Welcome proof of music’s continuing, if underemployed, power to confront authorities.
– The Guardian
All credit to the Norwegian singer and activist Pal Moddi Knutsen for unearthing so many songs that have run into trouble with the censors… a folk-pop list that roams from China to Israel.
– The Sunday Times
A celebration of defiance in the face of suppression.
– The Independent
Unsongs is a collection of songs that have, at one stage, been banned, censored or silenced. The attempts to suppress them were as mild as an airplay ban and as brutal as murder.
The idea for the album came when I learned about officer Eli Geva, who refused to lead his forces into Beirut during the Lebanon war in 1982. The song about Eli Geva, sung by the famous Norwegian songstress Birgitte Grimstad, had never been released due to being too provocative at the time.
I was amazed to discover that one short song could convey so much history – and still be unheard. Fired with inspiration, I started looking for similar stories, banned and silenced songs from around the world, in hope that I might find other voices that deserved to be heard.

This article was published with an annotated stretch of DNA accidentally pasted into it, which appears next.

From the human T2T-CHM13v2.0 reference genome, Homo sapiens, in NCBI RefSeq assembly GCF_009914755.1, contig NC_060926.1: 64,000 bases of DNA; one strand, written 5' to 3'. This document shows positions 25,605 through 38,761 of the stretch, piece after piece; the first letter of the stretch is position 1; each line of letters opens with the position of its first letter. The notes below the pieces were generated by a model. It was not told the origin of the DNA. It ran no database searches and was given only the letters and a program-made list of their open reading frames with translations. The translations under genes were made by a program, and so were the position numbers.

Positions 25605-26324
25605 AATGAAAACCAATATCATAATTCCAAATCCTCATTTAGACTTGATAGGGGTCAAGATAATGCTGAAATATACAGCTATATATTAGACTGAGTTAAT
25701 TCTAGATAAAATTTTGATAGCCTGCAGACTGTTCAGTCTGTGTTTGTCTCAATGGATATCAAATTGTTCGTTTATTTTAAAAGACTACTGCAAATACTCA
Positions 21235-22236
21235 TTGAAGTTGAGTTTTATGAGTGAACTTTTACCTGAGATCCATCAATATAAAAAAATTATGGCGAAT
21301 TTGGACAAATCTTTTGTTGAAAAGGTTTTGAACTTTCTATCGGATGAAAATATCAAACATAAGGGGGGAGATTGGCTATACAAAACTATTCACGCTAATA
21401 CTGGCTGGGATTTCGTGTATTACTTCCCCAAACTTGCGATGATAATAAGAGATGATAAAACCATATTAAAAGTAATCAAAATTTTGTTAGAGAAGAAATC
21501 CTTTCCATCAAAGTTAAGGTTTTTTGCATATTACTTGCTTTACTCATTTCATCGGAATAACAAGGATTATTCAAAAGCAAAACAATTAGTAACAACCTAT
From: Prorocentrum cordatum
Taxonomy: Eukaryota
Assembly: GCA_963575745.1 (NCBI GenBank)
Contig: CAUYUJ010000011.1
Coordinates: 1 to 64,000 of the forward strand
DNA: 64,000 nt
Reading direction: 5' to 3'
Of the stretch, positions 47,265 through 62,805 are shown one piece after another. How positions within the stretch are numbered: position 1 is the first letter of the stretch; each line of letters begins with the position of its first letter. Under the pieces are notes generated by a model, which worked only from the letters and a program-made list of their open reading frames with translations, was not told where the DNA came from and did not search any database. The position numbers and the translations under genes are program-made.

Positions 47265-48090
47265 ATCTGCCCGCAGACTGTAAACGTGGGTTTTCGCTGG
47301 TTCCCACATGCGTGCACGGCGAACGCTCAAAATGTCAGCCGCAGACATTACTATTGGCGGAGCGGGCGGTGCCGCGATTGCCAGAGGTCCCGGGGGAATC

The result of this process is Unsongs, an album containing translated and reinterpreted music from countries as different as Russia, Mexico, Palestine and Norway.
Many of the writers are still imprisoned or exiled, such Russian punk activists Pussy Riot. Others were simply denied airplay, like the anti-war song Army Dreamers by Kate Bush and A Matter of Habit by Israeli singer Izhar Ashdot. Yet others were killed, like the Chilean folk legend Víctor Jara and the singer Lounès Matoub.